Canada’s Action Plan on Open Government – Year 1 Performance – Consultation Report (October 2013)
The goal of the consultation on the implementation of Canada's Action Plan on Open Government was to engage the Canadian public and seek their feedback on the Government of Canada (GC)'s progress in meeting the year-one commitment deliverables of the Action Plan.
The consultation was launched on Monday, August 19, 2013 for a three-week period (i.e. until Monday, September 9, 2013). The process was extended by one additional week until Monday, September 16, 2013.
Canada's Action Plan on Open Government – Year-1 Performance consultation was posted on data.gc.ca. Visitors were able to view the consultation materials and comments received, and also show their support for these comments by clicking on a thumbs-up button. To post comments, participants were required to create and login to an account on data.gc.ca.
Participants were also given the option to submit their feedback by e-mail via the Open Government mailbox (email@example.com).
Participants were asked to provide their feedback in response to the following three key questions:
- How has the Government of Canada performed in meeting its year-1 commitments of the Action Plan on Open Government?
- Which Action Plan commitments do you think still require the most attention to achieve the objectives identified, and why?
- Are there any other comments or suggestions you would like to make pertaining to the Government of Canada's Open Government initiative?
Communication activities included the following:
- E-mails to stakeholders – (week of August 12, 2013) Invitations to participate in the consultation were sent directly to Open Government communities in Canada to provide an informed and engaged target for consultation.
- News releases – Two national news releases were issued: on August 19, 2013 at the launch of the consultation, and on September 12, 2013 as part of the consultation's one-week extension.
- Tweets – (beginning August 19, 2013) were posted daily from the TBS Corporate accounts to encourage participation. The President of the Treasury Board Secretariat also tweeted about the consultation from his personal Twitter account.
- Promotions on data.gc.ca (August 19, 2013) – Links to the consultation were established at various prominent locations on data.gc.ca, including through the flipper and What's New sections, both located on the data.gc.ca Welcome page.
- RSS feed – (August 19, 2013) A feed was included to notify subscribers when comments were added.
- The consultation was also posted on the Consulting With Canadians website – (August 19, 2013)
Over the four-week consultation period, over 2,800 people visited the consultation site. The number of comments submitted during the consultation was low, with a combined total of 50 online postings and e-mails. However, the comments garnered over 500 thumbs-ups.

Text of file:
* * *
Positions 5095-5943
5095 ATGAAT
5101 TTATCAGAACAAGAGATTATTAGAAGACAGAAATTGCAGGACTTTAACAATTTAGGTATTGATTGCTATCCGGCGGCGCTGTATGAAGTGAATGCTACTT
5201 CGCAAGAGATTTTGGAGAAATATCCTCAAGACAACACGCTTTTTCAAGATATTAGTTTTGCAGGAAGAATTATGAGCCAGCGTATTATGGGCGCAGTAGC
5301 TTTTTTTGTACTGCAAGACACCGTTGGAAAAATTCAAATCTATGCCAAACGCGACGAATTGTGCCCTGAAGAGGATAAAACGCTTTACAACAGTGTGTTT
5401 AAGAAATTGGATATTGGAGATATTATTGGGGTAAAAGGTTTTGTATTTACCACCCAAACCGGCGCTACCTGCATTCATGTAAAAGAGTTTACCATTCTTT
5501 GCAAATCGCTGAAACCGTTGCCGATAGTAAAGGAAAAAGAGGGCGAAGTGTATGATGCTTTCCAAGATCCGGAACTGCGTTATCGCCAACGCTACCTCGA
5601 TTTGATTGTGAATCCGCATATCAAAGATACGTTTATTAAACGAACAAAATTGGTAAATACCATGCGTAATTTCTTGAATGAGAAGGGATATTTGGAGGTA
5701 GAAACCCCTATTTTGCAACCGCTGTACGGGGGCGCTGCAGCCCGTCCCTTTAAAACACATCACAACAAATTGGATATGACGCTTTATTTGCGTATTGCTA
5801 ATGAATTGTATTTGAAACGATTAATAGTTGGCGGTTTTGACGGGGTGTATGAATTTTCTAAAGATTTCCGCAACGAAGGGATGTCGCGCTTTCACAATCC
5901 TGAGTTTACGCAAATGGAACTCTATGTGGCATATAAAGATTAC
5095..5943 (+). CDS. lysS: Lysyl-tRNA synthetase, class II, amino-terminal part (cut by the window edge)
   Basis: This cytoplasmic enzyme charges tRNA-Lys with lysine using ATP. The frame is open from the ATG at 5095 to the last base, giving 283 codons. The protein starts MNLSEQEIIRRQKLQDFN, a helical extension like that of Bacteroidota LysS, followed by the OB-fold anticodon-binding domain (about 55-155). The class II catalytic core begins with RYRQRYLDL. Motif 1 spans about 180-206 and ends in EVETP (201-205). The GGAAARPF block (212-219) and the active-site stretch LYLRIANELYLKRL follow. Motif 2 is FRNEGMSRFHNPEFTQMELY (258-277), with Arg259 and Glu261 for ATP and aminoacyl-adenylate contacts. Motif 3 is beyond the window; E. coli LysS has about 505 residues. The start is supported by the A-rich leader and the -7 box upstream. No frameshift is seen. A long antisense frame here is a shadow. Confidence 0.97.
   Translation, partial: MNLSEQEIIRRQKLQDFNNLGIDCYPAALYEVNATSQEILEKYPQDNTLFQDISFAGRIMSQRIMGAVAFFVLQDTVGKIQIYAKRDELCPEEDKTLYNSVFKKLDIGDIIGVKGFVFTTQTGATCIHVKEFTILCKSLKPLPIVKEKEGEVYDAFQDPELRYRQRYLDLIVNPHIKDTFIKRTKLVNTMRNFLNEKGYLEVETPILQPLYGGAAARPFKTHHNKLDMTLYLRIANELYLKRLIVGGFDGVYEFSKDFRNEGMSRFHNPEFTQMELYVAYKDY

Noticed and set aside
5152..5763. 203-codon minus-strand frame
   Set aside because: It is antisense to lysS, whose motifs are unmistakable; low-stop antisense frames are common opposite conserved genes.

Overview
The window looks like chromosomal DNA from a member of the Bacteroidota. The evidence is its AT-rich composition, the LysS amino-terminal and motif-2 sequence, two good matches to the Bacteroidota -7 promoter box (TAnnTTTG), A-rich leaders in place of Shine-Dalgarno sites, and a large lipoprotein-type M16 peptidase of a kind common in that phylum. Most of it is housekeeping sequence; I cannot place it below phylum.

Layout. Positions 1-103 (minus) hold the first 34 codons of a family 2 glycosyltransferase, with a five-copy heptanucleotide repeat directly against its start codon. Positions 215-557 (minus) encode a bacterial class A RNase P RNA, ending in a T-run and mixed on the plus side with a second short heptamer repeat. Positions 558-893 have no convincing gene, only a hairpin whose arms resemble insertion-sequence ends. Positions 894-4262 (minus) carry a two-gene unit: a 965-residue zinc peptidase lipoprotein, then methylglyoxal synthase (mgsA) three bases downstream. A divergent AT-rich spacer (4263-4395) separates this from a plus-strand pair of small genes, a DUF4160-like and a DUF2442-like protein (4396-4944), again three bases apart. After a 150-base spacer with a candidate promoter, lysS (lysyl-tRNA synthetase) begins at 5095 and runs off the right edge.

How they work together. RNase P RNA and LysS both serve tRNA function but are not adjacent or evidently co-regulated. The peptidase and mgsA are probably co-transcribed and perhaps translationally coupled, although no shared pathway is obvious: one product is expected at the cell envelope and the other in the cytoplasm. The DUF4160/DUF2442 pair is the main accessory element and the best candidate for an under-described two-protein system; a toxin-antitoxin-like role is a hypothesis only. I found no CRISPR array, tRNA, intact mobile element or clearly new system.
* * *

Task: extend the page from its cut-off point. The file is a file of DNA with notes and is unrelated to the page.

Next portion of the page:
The feedback received covered a wide range of topics and helped inform Canada's Self-Assessment Report on the implementation of the Action Plan on Open Government's year-1 commitments.
What We Heard
Accessible description of the image: Consultation Results
|Themes||Number of Submissions|
|Canada's Action Plan on Open Gov||21|
|Modernizing Access to Info Admin||18|
|Open Government Directive||6|
|Open Government Licence||6|
|Opening GC Records||3|
|Int'l Aid Transparency Initiative||1|
|GC Resource Management Data||1|
Four key themes emerged from this consultation:
- The consultation activity itself;
- Canada's Action Plan on Open Government; and
- Access to Information Program.
1. Transparency (30 comments)
More than half of the respondents questioned the federal government's commitment to transparency. Many examples were submitted to highlight this topic, including the cancellation of the long-form census and the methodology employed for Canada's Action Plan on Open Government – Year-1 Performance consultation.
"Ending the mandatory long-form census limits the effectiveness of open government."
"I think information is still hidden and difficult to access and that many things that are available are still a challenge to search for… be more transparent."
2. The Consultation (27 comments)
More than half of the participants commented on the actual consultation activity itself. Most focused on a perceived lack of transparency of the process. Respondents felt the consultation had high barriers to entry because they believed that it was not (well) publicized, too short in duration, poorly timed, and/or respondents had difficulty navigating the consultation and submitting comments.
"My primary comment on this consultation is that it has not been promulgated in an effective manner. It seems almost hidden…"
3. Canada's Action Plan on Open Government (21 comments)
Comments were mixed with respect to progress made in year 1 of the Action Plan. Some respondents felt that good progress was made, while others gave Canada a failing grade.
"Good progress has been made on the Action Plan."
"I would say that the Government of Canada has failed in meeting any year-1 commitments."